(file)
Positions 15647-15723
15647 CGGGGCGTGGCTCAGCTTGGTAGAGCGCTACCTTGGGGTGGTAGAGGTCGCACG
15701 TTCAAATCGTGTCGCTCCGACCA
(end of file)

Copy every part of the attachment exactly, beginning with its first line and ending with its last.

Positions 15647-15723
15647 CGGGGCGTGGCTCAGCTTGGTAGAGCGCTACCTTGGGGTGGTAGAGGTCGCACG
15701 TTCAAATCGTGTCGCTCCGACCA